Armando Salguero: Cowboys Translate Skill to Success In Victory Which Has Long-Term Implications

You are inside the Dallas Cowboys locker room Sunday evening and coach Mike McCarthy is surrounded by his players and drenched in victory after outlasting the New England Patriots, 35-29, in overtime:

"Hey, men, let me say this," McCarthy begins. "A lot of great things today. We need these kind of wins. We've been kicking ass here for a couple of weeks. These games will go a long way in December and January.

"You're awesome. We had a lot of things go against us. Just kept playing, kept playing. This is why we spend as much time as we do on the end of the game. No one blinked ... Great fight. You guys were awesome. This is how you go into the bye week."

The Cowboys go into their bye week with a 5-1 record and riding a five-game winning streak that now overshadows the loss to defending Super Bowl Champion Tampa Bay in the regular-season opener.

The latest of those five wins, Sunday's heartstopper in Foxboro, MA., is exactly the kind of game the Cowboys have too often lost in past years.

It's close games like the 24-22 loss to the Jets and 28-24 loss to the Vikings that got Jason Garrett fired after the 2019 season. It's games that teeter between victory and defeat like the 35-30 loss to the Rams and 35-31 loss to Green Bay in consecutive weeks in October 2017 that seemed to be a clingy part of this franchise's culture.

Not this afternoon. And maybe not this season.

Make no mistake. These Cowboys suffered failures this game. And pain.

They missed field goals and extra points, had a whopping 115 yards in penalties, and authored terrible third-down efficiency. Quarterback Dak Prescott, who became the first quarterback to throw for 445 yards against a Bill Belichick Patriots team ever, left New England in a walking boot and is scheduled for an MRI Monday morning.

Prescott said he strained his right calf -- the same leg as his dislocated his ankle last season -- on the game's final play.

"There was a little pain and I would have been able to keep going," Prescott told reporters. "I had my adrenaline up and probably wouldn't have even felt it at the time. But at the time you relax it's like, 'Oh, there it is.'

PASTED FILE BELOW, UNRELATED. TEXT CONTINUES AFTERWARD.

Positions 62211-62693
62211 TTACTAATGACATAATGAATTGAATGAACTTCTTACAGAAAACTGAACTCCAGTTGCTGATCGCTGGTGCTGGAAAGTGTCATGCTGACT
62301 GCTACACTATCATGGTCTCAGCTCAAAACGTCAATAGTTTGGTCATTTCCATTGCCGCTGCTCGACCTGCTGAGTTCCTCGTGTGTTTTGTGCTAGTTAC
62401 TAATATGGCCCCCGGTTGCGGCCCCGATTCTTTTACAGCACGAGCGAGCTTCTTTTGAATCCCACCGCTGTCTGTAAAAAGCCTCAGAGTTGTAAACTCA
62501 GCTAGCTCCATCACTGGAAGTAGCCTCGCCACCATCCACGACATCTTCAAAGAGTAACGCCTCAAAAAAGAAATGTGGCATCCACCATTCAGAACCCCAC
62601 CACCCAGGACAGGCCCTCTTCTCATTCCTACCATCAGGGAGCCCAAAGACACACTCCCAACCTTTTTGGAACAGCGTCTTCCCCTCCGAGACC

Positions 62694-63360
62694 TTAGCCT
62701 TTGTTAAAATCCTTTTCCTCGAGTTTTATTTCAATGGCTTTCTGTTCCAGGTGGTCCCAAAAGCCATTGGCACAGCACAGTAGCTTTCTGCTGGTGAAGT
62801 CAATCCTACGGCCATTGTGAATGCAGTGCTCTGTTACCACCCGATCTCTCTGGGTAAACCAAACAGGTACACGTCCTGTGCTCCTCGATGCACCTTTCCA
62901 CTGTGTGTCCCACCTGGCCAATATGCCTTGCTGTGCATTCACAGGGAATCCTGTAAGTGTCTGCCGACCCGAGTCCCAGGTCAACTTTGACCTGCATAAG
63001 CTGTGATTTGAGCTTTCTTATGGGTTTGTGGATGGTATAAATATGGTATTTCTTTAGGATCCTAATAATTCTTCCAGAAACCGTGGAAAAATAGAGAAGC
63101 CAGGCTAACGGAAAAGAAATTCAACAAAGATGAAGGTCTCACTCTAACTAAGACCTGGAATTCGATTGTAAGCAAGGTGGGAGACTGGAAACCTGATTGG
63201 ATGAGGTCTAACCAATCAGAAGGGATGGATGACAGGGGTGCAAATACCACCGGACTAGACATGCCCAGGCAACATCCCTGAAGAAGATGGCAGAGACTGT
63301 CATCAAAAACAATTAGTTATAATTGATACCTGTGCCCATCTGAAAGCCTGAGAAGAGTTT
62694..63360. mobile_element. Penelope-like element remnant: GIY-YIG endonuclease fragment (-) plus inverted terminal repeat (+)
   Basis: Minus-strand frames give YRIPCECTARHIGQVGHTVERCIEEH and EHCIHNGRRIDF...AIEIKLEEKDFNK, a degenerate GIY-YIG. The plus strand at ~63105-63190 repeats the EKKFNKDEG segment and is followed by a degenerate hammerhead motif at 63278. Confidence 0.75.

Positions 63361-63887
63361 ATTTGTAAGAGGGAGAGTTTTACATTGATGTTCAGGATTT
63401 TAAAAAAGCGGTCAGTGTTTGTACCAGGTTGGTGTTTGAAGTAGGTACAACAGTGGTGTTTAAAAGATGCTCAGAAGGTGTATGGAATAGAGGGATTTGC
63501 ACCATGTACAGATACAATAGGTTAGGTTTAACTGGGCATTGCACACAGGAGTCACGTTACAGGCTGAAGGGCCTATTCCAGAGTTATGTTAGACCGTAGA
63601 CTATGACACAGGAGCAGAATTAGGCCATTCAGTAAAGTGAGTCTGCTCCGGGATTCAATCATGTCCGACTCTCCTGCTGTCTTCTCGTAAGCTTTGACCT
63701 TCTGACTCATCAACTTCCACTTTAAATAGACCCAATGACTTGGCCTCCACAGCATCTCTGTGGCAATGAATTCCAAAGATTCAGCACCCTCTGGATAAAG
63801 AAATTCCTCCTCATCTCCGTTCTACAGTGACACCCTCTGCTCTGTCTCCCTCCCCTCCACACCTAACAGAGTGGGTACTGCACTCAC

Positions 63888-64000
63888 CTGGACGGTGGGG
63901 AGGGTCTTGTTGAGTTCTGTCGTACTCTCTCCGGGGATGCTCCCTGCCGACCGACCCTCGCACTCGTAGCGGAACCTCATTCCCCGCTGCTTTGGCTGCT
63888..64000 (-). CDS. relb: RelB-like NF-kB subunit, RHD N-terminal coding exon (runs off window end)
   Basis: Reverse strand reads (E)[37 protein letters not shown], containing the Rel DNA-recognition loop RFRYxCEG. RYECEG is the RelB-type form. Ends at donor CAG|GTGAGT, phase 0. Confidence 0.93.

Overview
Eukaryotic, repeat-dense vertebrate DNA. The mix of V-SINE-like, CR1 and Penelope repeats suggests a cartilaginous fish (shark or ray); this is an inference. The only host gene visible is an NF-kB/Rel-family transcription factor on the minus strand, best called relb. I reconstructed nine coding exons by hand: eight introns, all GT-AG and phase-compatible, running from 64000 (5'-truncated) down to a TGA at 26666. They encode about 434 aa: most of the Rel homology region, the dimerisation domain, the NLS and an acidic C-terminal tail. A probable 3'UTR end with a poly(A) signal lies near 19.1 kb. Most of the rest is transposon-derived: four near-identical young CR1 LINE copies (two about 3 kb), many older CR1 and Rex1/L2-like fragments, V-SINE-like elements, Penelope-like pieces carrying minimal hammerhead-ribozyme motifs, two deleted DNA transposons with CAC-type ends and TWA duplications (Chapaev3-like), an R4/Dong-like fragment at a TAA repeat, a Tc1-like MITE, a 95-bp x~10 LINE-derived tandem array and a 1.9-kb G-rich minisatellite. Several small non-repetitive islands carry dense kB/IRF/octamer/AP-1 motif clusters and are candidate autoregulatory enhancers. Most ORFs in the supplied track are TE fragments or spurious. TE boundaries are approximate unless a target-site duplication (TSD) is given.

"I could have kept playing if I had to. I'll be fine."

Prescott didn't have to keep playing because his final throw was a 35-yard walkoff touchdown pass to CeeDee Lamb to close out the game.

That was the culmination of a day in which Belichick tried zone, man, blitzing and everything every other type of leverage defense he could to upset Prescott and the rest of the Dallas defense.

It was a day in which Belichick found no answers while Prescott threw three touchdown passes.

"Can't say enough about Dak Prescott and the way that ball was being distributed," McCarthy said. "The calmness and the confidence he had in the pocket and I thought our pass protection was excellent.

"He's on top of his game right now."

Unlike Dallas teams of yesteryear, which seemed supremely talented but unable to translate great skills into great success, these guys met the challenge posed by their own mistakes.

And the Cowboys obviously overcame a gritty, motivated opponent.

That's what the Patriots were on Sunday. They came into this game with a 0-3 record at home and needing a win to change the arc of their season. They left the game with a moral victory. Merely a moral victory.

"When you come up to a place like this with so much success," Prescott said, "and know what you're going against and how desperate they are trying to get a win and trying to get things rolling on their end, it was very important for us to come in and lock in.

"As I say, to be able to show the resiliency in all those moments and be able to have a chance at the end to win it and us to go do it speaks volumes."

It didn't look as if that would be the way this would go at the start.

New England started fast, scoring touchdowns their first two offensive possessions. And even when superior Dallas talent seemed to take over, the Patriots refused to relent.

Take the fourth-quarter interception by Dallas cornerback Trevon Diggs as an example. It gave Dallas a 25-21 lead with 2:21 left in the game. But 16 seconds later the Patriots got a 75-yard touchdown pass from Mac Jones to Kendrick Bourne to retake the lead, 29-26.

But despite the New England late lead, the Cowboys were not bowed.

"I don't think there was ever a point we felt we weren't going to win the game, at least in my head," said Dallas defensive end Randy Gregory. "Having Dak back there, we have a lot of confidence in him. I really felt we were going to go down there and score. We wouldn't have a problem. We got the field goal. And at that point, we've got to finish out the overtime."

That is exactly what Dallas did, and McCarthy and others believe that will affect the team the remainder the of season.

"We have spent a tremendous amount of time on 'last game' scenarios," McCarthy said of end-of-game scenarios. "Coming off of last season, it was clearly a top three issue. We needed to be better.

"And I was excited to be in this position and definitely to do it here. Because these are great moments you grow from as a football team. You can't practice this. But to go out and do it and be clutch, these are experiences you grow from."

Follow on Twitter: @ArmandoSalguero

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Armando Salguero is a national award-winning columnist and is OutKick's Senior NFL Writer. He has covered the NFL since 1990 and is a selector for the Pro Football Hall of Fame and a voter for the Associated Press All-Pro Team and Awards. Salguero, selected a top 10 columnist by the APSE, has worked for the Miami Herald, Miami News, Palm Beach Post and ESPN as a national reporter. He has also hosted morning drive radio shows in South Florida.